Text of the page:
If you're reading this, count yourself lucky. In many school districts, blogs and other web 2.0 tools are blocked. It doesn't take much time looking around the edusphere to gauge the continual frustration teachers have.
The purpose of Blocked Blogs week is "To promote awareness of the need for more informed filtering of the Read/Write Web for all learners. We recognize that some material on the internet is not appropriate and in some cases is harmful to children and adolescents. However, we are opposed to blanket bans on all Read/Write Web resources such as blogs, wikis, and some social networking tools. Read/Write Web resources provide valuable and necessary experience with 21st Century communication and collaboration tools, and we believe that it is in the best interests of our learners if we take the time to TEACH them how to use these tools appropriately, safely, effectively, and efficiently rather than just block their use altogether."
Does this describe you? Do you believe that information literacy is important to our children? Do you find the ignorant use of filters in your district to be over the top---especially knowing that other schools and districts are better serving the children in their classrooms? Post your thoughts this week. I would especially encourage you to participate in the leadership call-out scheduled for July 4 and headed up by Scott McLeod.
Want a button for your blog? You can find them on the wiki for Blocked Blogs Week or you might use another graphic from Adrian Bruce like the one at the right.
In a recent comment on this blog, someone mentioned that we don't merely warn our children about the dangers of street traffic and then send them out to cross a highway. We hold their hands. We walk with them. We show them how to be safe. The same should be true for internet traffic.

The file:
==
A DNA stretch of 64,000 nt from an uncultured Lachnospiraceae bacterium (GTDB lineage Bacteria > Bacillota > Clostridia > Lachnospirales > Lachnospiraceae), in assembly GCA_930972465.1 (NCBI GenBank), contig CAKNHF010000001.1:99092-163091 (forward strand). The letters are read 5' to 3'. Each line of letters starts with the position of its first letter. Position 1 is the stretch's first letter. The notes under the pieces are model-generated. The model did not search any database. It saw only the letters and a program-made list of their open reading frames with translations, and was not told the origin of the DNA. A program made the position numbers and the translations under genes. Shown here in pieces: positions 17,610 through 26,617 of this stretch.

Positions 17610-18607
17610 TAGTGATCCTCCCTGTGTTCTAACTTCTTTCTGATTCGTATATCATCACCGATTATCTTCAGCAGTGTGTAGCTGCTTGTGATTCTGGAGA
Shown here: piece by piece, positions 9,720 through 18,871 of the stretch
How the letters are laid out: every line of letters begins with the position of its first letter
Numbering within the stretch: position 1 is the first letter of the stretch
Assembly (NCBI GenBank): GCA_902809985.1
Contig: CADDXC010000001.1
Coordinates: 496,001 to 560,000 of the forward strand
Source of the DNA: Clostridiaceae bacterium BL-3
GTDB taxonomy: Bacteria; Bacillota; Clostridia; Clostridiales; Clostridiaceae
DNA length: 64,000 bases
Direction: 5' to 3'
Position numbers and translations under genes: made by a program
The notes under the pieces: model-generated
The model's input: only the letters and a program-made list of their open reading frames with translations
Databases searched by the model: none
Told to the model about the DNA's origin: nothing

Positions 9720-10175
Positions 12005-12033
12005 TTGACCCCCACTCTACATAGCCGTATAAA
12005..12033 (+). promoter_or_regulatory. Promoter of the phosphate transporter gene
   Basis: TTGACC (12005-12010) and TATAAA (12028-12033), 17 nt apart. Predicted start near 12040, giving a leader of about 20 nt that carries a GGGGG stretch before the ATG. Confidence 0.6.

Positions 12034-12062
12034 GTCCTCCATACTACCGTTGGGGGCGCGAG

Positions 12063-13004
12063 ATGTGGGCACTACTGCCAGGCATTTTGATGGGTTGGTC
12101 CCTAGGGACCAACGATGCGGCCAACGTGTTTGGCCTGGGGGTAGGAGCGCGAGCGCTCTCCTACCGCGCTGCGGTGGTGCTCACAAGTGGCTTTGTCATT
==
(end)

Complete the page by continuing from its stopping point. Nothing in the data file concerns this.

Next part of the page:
You might have seen a recent study about the Educational Benefits of Social Networking Sites:
"What we found was that students using social networking sites are actually practicing the kinds of 21st century skills we want them to develop to be successful today," said Christine Greenhow, a learning technologies researcher in the university's College of Education and Human Development and principal investigator of the study. "Students are developing a positive attitude towards using technology systems, editing and customizing content and thinking about online design and layout. They're also sharing creative original work like poetry and film and practicing safe and responsible use of information and technology. The Web sites offer tremendous educational potential."Isn't this what we should want for our classrooms? The NEA and AFT recently worked on identifying the gaps and gains in educational technology. Their findings revealed "that although all educators and students in public schools have some access to computers and the Internet, we have few assurances that they are able to use technology effectively for teaching and learning." The use of filtering software is creating serious issues of equity for students across the United States. Have a look at these examples of Classroom 2.0 in practice? Can you do these things with your students in your classrooms? I can't. Which of our kids are going to be better prepared for the working world in a few years? When will purposeful reflection by teachers be seen as professional and not scandalous?
Will a series of posts about greater access to technology cause a tear down of filtering software akin to the Berlin Wall? Not likely. However, it's time to start raising general public awareness. It's time that business owners and corporations realized that one or two people in school districts are impeding skill development of future workers. It's time that parents and families realized that a Big Brother mentality is eroding the rights of our students to share their thoughts with authentic audiences. It's time to let politicians and policy makers know that their intents for equitable education are not being realized in all places due to uneven use of filtering software. It's time to get loud.